If your childhood was anything like mine, you were constantly pushed to ask questions:
“Remember, there is no such thing as a stupid question!”
“Smart people question everything”
…And other such sayings seemed to fly out of the mouths of teachers, parents and intelligent adults on an almost daily basis.
The adults were right, the greatest minds in history famously questioned everything, even seemingly logical facts that others took for granted (“the world is flat” for example).
The smartest and most successful individuals I have met seem to have the art of asking questions down to a tee, you can almost see the cogs in their brain turning as they listen to an answer; filtering the information their ears are receiving into ideas and practical translations to be used in future.
As adults trying to build expertise, trust and respect, there has to be a point where we stop asking questions of everyone else and start providing answers
Growing up I was raised by my father, and he had a few basic rules or principles that he would use to prop me up after falling down or whenever I would do something stupid (think getting caught doing something you weren’t supposed to, and responding with “but everybody else was doing it”). His favorite line was “lead, don’t follow.”
I believe that to be a leader, in any capacity, you have to be the guy providing answers and not asking questions
I’m not saying you should know everything about everything, learning is living and all that jazz. Rather, if you want to be seen as a leader within a field, as the best man/woman for a job, as the go-to person within an industry or simply as a person worth respecting and looking up to – you need to provide more answers for people then you do questions.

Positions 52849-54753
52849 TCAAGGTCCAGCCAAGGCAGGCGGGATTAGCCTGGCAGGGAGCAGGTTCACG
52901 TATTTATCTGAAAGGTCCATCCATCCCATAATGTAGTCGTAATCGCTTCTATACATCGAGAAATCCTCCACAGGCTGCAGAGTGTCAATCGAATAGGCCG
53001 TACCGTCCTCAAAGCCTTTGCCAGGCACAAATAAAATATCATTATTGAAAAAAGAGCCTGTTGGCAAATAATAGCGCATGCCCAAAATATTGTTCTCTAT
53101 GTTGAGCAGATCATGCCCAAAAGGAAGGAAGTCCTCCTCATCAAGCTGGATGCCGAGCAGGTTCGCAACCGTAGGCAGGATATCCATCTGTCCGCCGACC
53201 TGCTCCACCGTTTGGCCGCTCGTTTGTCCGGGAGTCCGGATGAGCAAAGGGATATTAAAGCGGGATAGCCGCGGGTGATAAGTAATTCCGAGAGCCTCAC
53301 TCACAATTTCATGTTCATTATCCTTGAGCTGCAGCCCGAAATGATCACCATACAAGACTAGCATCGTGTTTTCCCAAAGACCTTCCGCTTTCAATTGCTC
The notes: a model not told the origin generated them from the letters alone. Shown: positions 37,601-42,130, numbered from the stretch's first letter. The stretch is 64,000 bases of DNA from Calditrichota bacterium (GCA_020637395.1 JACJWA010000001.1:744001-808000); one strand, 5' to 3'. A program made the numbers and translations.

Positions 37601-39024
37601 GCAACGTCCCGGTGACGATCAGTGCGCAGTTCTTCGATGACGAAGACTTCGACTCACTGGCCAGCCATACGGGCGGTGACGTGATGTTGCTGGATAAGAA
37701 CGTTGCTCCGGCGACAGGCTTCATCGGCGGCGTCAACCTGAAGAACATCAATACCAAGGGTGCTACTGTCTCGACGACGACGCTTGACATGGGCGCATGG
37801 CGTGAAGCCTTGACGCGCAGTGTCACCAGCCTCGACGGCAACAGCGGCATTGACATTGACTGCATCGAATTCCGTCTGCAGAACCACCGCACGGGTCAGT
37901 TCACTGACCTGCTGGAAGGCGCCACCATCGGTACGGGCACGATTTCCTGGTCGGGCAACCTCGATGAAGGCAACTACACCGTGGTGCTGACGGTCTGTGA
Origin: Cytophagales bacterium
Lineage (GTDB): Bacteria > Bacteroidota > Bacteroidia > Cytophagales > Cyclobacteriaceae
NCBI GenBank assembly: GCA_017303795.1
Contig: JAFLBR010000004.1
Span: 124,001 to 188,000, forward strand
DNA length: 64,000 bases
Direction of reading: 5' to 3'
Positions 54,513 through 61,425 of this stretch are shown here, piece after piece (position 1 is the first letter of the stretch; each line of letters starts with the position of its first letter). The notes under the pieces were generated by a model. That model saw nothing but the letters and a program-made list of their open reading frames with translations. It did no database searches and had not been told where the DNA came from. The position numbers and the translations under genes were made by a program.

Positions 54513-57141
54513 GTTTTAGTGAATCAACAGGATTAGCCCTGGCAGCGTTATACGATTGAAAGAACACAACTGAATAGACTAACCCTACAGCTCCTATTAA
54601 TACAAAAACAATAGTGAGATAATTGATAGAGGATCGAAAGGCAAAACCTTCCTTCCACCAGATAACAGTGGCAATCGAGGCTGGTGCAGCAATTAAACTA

Think of the last time someone asked you a question on a subject that you knew only a little bit about, was your answer “maybe it’s this?” or was it “I think it’s [solution], lets try it so we know for sure”.
Your answers don’t have to be correct all of the time, it’s very likely that you’ll predominantly be wrong as the answers guy, at least starting out. But as you provide more and more answers, meaning you build your own self-confidence and test out different answers for yourself – you gain experience and at the same time, trust.
People start to realize that if they want an answer rather then a discussion, you’re who they call.
Everyone wants someone who can remove doubt, in a world that is full of it. You want them to scroll to your name in their iphone’s contacts when this need arises. You provide answers. You are a leader.